Tuesday, June 23, 2009

Ms Readathon

For today’s Talk about Tuesday I thought I’d talk about the MS Readathon and why I decided to do it. The Ms Readathon raises money for people who have Multiple Sclerosis an unpredictable and mysterious disease of the central nervous system (the brain and spinal cord)
Our central nervous system contains nerve fibres that help send information to and from different parts of our body. A substance called myelin coats the nerve fibres, like insulation around an electric cable.
The healthy body's immune system normally defends the body from attack by viruses or bacteria. However, in the case of MS, the body's immune system attacks its own myelin, causing disruption to messages being sent to and from the brain.
The myelin becomes scarred and the damaged areas are called "sclerosis". As they appear in "multiple" places within the central nervous system, the disease is called Multiple Sclerosis.
Some facts about MS:
• MS affects over 16,000 Australians and more than 2,500,000 people around the world, and is most common in young adults.
• It's usually diagnosed between 20 and 50 years of age.
• Almost three times as many women as men have MS.
• It is more common in cooler climates.
• MS is not contagious.
• Symptoms can be mild or severe and come and go unpredictably.
• It affects each person differently.
• The cause and cure of MS is unknown.
How the MS Readathon works

The MS Readathon is organised by MS Australia. Now in its 30th year, the MS Readathon is Australia’s principal literacy and fundraising program.
The MS Readathon encourages children to improve their reading skills, as well as teaching them the value of giving to others, by supporting Australians living with MS.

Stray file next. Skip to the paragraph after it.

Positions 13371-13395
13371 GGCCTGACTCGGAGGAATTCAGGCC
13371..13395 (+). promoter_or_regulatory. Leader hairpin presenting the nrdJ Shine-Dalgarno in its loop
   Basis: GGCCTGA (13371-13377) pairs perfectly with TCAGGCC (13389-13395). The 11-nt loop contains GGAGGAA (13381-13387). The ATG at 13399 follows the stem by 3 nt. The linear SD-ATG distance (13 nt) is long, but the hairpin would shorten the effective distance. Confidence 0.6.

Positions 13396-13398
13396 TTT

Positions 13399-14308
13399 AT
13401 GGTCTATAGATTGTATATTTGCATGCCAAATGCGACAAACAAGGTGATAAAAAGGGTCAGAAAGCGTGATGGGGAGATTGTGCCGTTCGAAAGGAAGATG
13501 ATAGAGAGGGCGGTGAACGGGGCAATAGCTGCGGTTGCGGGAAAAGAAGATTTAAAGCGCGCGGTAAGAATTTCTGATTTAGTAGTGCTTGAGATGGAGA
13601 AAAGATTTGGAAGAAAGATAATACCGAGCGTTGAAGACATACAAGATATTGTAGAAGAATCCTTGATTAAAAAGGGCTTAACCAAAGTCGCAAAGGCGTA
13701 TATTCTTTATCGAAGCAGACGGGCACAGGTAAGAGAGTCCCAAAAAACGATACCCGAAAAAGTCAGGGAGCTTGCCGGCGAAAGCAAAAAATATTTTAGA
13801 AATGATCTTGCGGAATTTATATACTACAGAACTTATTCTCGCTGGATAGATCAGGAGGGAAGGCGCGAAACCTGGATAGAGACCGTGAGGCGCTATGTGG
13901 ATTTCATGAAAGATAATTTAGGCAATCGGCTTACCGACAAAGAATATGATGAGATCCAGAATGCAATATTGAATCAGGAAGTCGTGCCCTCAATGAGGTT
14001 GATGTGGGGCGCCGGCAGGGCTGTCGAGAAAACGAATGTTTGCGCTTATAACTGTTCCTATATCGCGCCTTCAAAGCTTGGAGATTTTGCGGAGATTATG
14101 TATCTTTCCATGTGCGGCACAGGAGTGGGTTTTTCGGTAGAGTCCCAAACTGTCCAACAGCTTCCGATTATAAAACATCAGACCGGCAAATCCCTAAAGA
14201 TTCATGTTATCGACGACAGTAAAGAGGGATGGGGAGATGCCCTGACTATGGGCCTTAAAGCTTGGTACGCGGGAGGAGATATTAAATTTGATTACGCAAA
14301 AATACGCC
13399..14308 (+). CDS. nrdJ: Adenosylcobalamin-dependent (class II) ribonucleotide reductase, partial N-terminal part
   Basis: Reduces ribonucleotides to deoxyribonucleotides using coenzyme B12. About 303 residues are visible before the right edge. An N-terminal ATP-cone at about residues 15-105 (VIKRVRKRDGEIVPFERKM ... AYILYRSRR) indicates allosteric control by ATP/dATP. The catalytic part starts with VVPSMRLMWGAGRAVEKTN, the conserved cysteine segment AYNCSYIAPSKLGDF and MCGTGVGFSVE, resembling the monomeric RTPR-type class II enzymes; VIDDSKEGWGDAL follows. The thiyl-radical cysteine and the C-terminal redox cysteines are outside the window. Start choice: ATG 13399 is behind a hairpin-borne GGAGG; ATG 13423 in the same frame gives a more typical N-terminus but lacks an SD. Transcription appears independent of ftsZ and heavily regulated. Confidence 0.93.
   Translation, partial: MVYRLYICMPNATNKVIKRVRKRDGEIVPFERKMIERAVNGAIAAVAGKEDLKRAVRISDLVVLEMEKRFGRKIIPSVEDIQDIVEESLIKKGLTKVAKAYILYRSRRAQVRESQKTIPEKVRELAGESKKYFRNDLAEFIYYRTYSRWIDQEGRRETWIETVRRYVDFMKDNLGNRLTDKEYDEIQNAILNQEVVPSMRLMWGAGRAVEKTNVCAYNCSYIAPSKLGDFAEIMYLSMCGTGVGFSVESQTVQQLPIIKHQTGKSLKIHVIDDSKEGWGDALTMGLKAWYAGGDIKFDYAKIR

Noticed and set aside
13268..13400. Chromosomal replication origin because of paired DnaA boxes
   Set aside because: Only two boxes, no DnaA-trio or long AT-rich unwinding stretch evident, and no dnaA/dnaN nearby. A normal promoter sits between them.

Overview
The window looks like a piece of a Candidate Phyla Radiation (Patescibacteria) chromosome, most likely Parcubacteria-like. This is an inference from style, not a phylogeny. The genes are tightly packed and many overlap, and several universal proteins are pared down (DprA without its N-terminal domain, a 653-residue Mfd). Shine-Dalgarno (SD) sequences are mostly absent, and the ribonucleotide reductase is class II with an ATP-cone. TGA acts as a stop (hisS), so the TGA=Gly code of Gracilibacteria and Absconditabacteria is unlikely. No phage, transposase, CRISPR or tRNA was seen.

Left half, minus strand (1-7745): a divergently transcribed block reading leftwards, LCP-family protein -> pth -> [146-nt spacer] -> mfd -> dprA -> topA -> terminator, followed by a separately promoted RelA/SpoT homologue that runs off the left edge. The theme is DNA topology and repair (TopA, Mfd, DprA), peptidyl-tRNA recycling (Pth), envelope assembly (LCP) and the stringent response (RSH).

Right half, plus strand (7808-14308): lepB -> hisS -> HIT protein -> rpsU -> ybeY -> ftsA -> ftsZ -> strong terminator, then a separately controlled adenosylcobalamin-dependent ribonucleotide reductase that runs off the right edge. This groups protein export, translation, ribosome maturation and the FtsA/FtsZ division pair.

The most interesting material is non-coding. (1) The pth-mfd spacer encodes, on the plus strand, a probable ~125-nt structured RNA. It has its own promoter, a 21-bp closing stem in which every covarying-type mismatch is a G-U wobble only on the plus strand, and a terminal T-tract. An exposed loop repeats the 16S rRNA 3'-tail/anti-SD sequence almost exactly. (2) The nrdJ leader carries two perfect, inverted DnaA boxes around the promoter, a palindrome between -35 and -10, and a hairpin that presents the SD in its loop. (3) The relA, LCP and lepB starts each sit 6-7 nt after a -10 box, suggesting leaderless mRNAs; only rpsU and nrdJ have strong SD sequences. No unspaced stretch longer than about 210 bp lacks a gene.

Last year more than 46,000 Australian kids joined in the fun by reading more than one million books and raising over $3.5 million.

Getting started
Simply register your child for the 2009 MS Readathon and get them ‘reading for a reason’. Once your child is registered we will send a Starter Pack in the mail containing all the information needed to have a successful MS Readathon.
Your child can then approach family and friends for sponsorship support that can be either a flat donation or sponsorship for the number of books, and amount of time, they read in the month of June.
Kids can read books, magazines, newspapers and website content of their choice. They can also count books that they read for school, making the classroom a very rewarding experience.
Every child who completes the MS Readathon receives a certificate and reading rewards to say ‘thank you’ for their role in changing the lives of Australians living with Multiple Sclerosis.

I did the MS Readathon almost every year while at school and this year I realised adults can do the readathon too. MS is a disease that I feel needs more research into and I am happy to do anything that I can to help people with MS have a better life. Plus anything that allows me to embrace my love of reading is a good thing as far as I’m concerned.

So far I’ve read for 151 hours and read 22 books. I’ve only raised $30 dollars so far and am hoping to read and raise a lot more. If anyone is able to sponsor me please click here.

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